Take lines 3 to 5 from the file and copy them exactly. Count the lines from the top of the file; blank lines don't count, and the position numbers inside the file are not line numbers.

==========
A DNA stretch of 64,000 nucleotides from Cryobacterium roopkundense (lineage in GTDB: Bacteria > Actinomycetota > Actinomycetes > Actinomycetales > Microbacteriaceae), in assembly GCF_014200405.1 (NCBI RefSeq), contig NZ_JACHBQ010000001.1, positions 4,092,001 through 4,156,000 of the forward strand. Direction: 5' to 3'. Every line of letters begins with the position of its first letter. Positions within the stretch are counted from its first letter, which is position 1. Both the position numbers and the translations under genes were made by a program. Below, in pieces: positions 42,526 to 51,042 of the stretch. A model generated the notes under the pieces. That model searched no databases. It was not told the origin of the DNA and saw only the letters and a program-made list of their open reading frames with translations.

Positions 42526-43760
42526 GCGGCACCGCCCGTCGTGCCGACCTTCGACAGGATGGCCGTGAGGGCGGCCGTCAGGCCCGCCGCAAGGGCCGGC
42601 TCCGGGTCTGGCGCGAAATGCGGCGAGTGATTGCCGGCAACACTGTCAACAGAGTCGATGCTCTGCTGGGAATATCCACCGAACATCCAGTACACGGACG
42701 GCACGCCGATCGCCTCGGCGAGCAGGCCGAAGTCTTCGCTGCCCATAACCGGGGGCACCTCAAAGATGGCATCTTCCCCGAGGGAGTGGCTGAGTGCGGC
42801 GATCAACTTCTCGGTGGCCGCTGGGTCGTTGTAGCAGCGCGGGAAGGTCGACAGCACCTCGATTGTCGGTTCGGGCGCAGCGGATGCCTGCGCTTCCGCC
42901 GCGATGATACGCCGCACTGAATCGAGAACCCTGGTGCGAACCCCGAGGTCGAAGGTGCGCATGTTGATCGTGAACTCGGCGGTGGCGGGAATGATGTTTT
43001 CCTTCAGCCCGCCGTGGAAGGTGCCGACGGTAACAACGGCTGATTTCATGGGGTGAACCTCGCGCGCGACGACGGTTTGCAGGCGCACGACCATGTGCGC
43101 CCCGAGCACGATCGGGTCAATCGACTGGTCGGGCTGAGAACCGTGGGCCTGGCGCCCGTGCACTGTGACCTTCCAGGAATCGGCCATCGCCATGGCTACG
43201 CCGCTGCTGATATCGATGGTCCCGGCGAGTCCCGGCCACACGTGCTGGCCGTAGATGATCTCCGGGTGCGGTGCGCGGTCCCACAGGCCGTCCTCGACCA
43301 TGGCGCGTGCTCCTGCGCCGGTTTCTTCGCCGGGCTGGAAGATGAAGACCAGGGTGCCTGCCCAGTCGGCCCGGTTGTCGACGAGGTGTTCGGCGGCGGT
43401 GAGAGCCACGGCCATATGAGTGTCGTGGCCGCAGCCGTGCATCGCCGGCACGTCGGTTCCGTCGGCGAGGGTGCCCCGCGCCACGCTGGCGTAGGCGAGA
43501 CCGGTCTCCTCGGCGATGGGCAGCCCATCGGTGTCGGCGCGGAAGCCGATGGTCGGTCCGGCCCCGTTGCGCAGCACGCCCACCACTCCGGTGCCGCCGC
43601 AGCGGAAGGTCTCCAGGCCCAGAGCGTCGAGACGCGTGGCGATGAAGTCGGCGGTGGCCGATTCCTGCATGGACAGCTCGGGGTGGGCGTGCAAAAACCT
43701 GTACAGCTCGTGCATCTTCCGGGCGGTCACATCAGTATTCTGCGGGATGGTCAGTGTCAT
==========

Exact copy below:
42526 GCGGCACCGCCCGTCGTGCCGACCTTCGACAGGATGGCCGTGAGGGCGGCCGTCAGGCCCGCCGCAAGGGCCGGC
42601 TCCGGGTCTGGCGCGAAATGCGGCGAGTGATTGCCGGCAACACTGTCAACAGAGTCGATGCTCTGCTGGGAATATCCACCGAACATCCAGTACACGGACG
42701 GCACGCCGATCGCCTCGGCGAGCAGGCCGAAGTCTTCGCTGCCCATAACCGGGGGCACCTCAAAGATGGCATCTTCCCCGAGGGAGTGGCTGAGTGCGGC